It doesn’t even make me angry any more, it makes me desperately sad.

I’ve read a lot already on this and some very insightful people have posted some apposite and informed views. (see The competing arguments used to explain the riots, Rosamicula and Kester Brewin.

It seems to me that we are all to blame in some respect. And in all the different areas of trouble, the variety of those people rioting and looting is astonishing, see the Guardian’s article on who took part.

Yesterday, listening to a BBC correspondent who had spent the day in a magistrate’s court hearing those arrested and charged from some of the London rioting, I was somewhat surprised to hear there were a lot of young professionals involved in the looting. A graphic designer, a care worker, someone who had just joined up for the army. Not all of them were from the local area, many had driven in, taken part and then, to quote the correspondent: ‘driven off to the next location to cause trouble in their Golf GTIs’.

Last night’s trouble in Manchester is also not all from some kind of ‘underclass’ there seemed to be plenty kids from ‘middle class’ families looting for all they were worth. Kids as young as 9 (estimated) were seen in gangs, separating in two, one group to divert the police while another group smashed in and looted a shop.

I think there are many, many different and complex reasons for this upheaval but it is endemic of a society that has lost it’s way.

Maybe we all need to take a step back and have a long look at ourselves.

Why are we all so interested in the news about the riots? Is it perhaps because somewhere within us there is a deep need to acknowledge that this kind of behaviour is the kind of behaviour that we are capable of? Is it that by reading and watching about it, in a voyeuristic way, we can somehow, exorcise it from ourselves? Are we somehow connecting with it for cathartic reasons, in that were it not for other people committing these acts now, we indeed could or maybe would?

At a push, maybe I could loot somewhere to provide for my family if things got really bad. And scenes like we saw last night are just a couple of rungs down the moral ladder.

In an interview with Jane Clayson of the CBS Early Show on September 13, 2001, Billy Graham’s daughter Anne Graham Lotz commented on the terrorist attack of September 11, 2001 and I think that much of what she said is relevant here in the UK at this time. (I have yet to find a full transcript of the interview but you might be familiar with the paraphrasing.)

“I believe God is deeply saddened by this, just as we are, but for years we’ve been telling God to get out of our schools, to get out of our government and to get out of our lives. And being the gentleman He is, I believe He has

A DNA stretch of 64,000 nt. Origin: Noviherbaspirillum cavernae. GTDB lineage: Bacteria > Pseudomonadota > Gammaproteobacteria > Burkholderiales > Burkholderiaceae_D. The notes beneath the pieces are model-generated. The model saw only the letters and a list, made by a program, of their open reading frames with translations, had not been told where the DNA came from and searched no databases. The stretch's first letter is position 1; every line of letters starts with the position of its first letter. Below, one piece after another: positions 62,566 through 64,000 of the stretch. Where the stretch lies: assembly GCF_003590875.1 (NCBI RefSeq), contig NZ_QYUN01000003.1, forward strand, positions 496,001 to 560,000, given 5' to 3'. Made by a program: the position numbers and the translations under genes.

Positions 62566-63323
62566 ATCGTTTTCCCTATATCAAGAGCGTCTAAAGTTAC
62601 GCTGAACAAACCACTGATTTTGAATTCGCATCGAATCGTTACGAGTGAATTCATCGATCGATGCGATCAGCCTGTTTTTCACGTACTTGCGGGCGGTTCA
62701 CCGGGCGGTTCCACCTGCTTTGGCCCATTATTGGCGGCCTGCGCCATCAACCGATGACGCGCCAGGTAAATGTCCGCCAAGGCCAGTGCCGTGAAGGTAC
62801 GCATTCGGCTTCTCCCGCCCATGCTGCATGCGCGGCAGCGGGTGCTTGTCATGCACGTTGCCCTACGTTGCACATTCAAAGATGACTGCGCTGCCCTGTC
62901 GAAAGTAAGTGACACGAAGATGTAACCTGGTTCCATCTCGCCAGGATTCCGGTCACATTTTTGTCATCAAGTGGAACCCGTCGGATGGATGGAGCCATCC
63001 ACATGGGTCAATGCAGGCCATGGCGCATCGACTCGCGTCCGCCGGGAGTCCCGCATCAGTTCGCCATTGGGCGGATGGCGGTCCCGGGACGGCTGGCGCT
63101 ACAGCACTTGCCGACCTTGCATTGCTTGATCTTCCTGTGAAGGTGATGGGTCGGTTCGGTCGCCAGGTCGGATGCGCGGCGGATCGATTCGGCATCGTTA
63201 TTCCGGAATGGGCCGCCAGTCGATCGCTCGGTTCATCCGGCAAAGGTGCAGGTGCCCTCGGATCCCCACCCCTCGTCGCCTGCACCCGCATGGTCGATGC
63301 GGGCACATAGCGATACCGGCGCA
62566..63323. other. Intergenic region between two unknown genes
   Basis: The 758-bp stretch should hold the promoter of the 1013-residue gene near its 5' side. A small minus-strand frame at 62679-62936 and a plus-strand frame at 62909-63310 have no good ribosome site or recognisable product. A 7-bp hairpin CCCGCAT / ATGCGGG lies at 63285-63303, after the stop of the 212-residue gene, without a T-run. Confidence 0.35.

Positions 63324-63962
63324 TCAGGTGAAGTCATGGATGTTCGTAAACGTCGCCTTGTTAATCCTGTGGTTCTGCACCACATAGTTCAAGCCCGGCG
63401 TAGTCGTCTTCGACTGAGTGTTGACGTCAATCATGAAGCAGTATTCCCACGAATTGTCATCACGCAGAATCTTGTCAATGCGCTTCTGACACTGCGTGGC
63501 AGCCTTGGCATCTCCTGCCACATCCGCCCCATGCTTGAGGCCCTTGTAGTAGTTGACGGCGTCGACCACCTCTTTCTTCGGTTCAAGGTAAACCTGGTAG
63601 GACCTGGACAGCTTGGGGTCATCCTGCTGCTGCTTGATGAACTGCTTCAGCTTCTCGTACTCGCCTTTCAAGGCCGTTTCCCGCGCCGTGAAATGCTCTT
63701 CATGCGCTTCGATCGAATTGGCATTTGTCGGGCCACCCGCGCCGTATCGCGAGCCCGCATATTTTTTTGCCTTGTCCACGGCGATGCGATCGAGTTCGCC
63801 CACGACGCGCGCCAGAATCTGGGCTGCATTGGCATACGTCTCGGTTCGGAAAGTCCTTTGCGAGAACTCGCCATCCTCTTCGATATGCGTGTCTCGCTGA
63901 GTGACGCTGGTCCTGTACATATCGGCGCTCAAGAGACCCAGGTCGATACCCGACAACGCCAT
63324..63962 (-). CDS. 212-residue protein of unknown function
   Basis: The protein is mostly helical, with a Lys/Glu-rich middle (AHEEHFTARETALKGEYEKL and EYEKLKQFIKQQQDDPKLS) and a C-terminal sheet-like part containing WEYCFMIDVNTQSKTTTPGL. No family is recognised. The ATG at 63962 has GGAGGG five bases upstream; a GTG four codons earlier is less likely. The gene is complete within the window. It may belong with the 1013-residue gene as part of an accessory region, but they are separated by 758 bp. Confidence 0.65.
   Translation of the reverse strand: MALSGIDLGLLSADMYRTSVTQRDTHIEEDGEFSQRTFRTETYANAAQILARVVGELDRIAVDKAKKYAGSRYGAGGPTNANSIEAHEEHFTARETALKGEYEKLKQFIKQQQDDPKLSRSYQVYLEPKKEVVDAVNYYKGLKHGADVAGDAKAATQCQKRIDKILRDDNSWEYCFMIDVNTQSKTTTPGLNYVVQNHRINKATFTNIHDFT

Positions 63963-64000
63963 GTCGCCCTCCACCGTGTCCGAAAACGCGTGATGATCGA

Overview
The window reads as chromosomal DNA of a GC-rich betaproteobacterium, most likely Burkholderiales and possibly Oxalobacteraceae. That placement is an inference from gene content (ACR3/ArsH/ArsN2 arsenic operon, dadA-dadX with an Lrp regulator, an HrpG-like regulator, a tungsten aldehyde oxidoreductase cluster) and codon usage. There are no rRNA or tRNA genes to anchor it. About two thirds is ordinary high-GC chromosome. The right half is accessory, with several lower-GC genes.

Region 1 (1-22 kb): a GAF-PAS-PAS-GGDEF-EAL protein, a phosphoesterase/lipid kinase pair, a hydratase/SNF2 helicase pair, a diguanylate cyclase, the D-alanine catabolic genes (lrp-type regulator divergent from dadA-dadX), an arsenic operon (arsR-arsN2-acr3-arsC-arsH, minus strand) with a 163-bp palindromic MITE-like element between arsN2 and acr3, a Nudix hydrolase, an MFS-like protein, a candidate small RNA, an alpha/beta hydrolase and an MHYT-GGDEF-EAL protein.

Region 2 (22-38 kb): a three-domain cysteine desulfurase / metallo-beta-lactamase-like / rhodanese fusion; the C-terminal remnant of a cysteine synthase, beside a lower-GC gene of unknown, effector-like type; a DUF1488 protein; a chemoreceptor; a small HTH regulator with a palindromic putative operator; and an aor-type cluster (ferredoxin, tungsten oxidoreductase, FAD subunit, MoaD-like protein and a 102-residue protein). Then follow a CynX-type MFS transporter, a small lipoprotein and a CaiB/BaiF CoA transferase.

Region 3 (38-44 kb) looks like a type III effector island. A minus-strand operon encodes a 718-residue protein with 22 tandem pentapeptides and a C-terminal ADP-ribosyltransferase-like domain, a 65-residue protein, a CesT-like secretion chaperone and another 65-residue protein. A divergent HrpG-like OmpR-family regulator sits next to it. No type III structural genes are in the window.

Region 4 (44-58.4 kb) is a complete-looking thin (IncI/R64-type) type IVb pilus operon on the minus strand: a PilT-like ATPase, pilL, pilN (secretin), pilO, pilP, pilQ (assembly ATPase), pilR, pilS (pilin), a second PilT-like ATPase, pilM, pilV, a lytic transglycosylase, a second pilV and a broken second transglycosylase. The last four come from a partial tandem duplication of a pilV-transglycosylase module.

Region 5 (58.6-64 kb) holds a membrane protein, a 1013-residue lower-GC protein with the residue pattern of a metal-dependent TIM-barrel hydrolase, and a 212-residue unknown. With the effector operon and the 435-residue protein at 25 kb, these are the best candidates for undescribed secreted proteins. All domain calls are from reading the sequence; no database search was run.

calmly backed out. How can we expect God to give us His blessing and His protection if we demand He leave us alone?”

What we see may be the result of many things building up to a flashpoint, but the one single common factor is the fact that by and large our country has turned it’s back on the values of true Christianity. The church is as guilty as the rest and I’m surely just as culpable.

We have turned our backs on God, we have not been careful about what we have let into our hearts and we have reaped the consequences.

A good man brings good things out of the good stored up in his heart, and an evil man brings evil things out of the evil stored up in his heart. For the mouth speaks what the heart is full of.
Luke 6:45

For ‘mouth speaks’ read also ‘hands do’ or ‘feet follow’.

“You are what you eat” is the other phrase that comes to mind, and the diet that we feed our hearts and minds on surely impacts the actions we end up taking.

I am reminded of a story by Slovenian philosopher Slavoj Zizek:

A man thinks he is a grain of seed. He is promptly taken to the mental institution where the doctors eventually convince him that he is not a grain of seed but a man. But, just when he’s apparently cured – convinced that he is not a grain of seed but a man—and permitted to leave the hospital, he comes back instantly, trembling with fear: his next door neighbour has just started keeping chickens and he is afraid the chickens are going to eat him. “Come now,” says the doctor, “you know full well that you are not a grain of seed but a man.” “You and I know that,” the patient says, “but do the chickens know?”

The point is, that most of us don’t need convincing that a new car or bigger house, pair of fancy trainers, plasma tv or a diamond ring will not make us happier or more fulfilled, it’s the structure around us, the magazines and tv programmes, the society we live in and participate in that needs convincing of these things.
For me that’s what church is about, creating an alternative structure that then convinces the chickens because of the way it operates.